It was important to me, at a young age, to have a favorite color. Like most young children, I labored under the belief that I was unique. As such, I found unsatisfying the idea that my favorite color was primary, and shared by millions of other children. If someone else liked “blue,” and I did not like that someone else, it created cognitive dissonance.
Moreover, I felt that having a broadly defined color, say “red” was completely unsatisfactory. I might, for example (and this is marginally true) adore the red of a variety of chili peppers, but despise the red of most tomatoes. “Red” conveyed far too broad a category.
Luckily, when I was eight or nine, I got to see the Imax film To Fly at the National Air and Space Museum. I have no doubt that I was affected by the visceral thrill of flight provided by the film, and by the fact that I was already on a high by being at NASM, one of my favorite places in the world at the time. But that experience defined for me my favorite color: cerulean blue.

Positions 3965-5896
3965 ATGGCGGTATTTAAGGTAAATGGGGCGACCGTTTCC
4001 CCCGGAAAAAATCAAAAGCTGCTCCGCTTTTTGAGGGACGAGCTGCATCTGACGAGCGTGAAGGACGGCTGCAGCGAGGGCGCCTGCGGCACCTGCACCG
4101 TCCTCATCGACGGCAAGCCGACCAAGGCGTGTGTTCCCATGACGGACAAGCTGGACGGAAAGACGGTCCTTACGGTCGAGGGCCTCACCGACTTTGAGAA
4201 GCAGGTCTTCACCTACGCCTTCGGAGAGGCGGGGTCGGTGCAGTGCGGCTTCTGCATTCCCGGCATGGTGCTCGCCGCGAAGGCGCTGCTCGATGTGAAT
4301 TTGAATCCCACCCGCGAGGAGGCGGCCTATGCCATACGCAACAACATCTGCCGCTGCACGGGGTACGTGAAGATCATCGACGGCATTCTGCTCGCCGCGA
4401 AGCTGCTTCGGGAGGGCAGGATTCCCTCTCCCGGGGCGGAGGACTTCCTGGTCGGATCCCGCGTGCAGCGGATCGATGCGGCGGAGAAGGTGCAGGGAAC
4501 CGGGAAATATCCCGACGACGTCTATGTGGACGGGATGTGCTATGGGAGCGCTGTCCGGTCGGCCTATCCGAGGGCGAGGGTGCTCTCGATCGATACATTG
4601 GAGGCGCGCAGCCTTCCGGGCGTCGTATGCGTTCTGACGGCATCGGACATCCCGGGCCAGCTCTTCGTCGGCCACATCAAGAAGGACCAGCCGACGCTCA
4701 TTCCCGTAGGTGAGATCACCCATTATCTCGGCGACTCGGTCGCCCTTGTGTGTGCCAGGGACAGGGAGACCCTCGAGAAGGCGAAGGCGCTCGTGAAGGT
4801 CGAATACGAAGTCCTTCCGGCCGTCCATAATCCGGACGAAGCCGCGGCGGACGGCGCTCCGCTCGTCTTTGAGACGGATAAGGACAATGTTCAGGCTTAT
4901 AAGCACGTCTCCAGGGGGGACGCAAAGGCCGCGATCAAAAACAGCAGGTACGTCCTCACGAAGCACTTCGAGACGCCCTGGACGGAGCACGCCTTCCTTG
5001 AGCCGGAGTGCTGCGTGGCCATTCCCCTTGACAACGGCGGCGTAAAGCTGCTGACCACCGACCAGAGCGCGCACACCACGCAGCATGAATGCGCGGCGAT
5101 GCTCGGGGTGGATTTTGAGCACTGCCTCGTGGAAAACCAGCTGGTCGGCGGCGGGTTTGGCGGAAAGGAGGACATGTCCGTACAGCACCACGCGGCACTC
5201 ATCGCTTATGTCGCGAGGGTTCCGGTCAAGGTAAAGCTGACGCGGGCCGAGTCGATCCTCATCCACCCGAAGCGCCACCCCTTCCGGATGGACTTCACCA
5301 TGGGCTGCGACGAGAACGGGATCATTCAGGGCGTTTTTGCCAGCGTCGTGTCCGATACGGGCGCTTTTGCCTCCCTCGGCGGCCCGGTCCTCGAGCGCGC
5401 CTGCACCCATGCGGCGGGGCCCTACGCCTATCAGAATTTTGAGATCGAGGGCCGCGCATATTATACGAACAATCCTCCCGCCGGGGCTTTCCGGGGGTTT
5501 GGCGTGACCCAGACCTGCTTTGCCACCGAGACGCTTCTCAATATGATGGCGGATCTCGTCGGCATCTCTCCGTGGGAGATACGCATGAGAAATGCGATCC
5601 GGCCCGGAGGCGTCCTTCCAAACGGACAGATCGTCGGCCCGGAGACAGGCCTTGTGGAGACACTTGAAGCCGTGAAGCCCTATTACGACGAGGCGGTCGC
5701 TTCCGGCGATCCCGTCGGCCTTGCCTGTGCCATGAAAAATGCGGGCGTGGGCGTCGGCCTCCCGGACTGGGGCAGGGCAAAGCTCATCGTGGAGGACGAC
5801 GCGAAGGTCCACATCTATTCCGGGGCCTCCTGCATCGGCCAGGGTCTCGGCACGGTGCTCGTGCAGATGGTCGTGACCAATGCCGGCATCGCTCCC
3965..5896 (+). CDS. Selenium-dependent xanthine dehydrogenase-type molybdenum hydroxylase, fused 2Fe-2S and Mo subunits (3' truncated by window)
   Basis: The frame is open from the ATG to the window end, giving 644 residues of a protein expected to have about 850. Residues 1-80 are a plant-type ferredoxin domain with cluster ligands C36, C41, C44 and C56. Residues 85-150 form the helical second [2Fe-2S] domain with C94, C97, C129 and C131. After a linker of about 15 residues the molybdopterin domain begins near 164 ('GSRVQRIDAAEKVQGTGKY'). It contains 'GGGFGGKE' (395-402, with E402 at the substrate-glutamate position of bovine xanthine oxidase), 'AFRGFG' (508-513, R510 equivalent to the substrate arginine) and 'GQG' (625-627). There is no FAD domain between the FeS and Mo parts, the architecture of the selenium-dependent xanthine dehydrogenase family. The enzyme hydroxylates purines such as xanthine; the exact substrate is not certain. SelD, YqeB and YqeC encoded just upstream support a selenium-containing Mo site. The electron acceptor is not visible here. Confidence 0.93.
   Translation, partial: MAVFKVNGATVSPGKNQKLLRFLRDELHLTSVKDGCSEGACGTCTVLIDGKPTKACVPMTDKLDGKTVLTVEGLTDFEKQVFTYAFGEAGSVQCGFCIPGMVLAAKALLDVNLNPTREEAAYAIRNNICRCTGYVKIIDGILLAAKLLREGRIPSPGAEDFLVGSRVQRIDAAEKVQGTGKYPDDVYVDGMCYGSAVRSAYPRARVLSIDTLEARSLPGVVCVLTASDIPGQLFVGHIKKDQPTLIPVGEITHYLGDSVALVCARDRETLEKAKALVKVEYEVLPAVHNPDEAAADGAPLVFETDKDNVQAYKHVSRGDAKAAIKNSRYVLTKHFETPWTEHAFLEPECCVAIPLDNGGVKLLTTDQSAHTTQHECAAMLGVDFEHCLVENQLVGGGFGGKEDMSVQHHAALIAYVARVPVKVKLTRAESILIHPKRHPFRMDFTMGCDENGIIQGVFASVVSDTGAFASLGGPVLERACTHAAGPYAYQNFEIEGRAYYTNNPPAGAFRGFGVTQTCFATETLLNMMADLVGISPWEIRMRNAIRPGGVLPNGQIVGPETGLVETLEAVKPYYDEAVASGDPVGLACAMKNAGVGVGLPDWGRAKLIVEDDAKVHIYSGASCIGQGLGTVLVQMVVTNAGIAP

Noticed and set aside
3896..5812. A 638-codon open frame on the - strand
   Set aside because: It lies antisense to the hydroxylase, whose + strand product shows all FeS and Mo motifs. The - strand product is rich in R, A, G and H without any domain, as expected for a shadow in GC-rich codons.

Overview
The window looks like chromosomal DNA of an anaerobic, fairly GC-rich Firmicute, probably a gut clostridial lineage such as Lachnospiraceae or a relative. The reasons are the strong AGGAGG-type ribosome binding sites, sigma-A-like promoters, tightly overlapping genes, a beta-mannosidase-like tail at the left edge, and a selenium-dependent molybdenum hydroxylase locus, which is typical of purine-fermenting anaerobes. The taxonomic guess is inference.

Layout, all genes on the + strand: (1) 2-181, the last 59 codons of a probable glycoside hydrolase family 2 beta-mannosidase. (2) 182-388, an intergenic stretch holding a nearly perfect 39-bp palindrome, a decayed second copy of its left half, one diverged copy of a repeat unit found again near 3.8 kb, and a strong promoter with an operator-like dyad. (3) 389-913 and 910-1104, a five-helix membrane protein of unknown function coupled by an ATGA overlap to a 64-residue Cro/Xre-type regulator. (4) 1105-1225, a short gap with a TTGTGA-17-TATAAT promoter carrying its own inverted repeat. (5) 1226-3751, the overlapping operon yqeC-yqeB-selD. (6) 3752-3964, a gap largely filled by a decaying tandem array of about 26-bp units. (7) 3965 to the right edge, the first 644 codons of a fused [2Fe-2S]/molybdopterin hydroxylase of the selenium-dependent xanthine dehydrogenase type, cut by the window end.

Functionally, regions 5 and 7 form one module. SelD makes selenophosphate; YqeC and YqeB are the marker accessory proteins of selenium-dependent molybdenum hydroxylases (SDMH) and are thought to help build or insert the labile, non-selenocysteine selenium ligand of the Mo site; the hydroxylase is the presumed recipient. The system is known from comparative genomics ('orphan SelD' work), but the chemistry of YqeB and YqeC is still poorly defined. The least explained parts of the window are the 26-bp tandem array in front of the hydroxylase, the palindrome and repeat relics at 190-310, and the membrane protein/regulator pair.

Cerulean blue, throughout its range, remains one of my favorite colors, especially when imbued with a certain level of luminosity. The ceiling (cielo?) of The Venetian Resort still takes my breath away. But over time, I realize that I have few favorites. I have things I like to do, objects that make me happy, but the context means that color is only an ingredient that can be mixed in many ways. I like certain blue skies, but I wouldn’t want a jacket of the same color, I don’t think. And in that, I think I am probably exactly like most other people.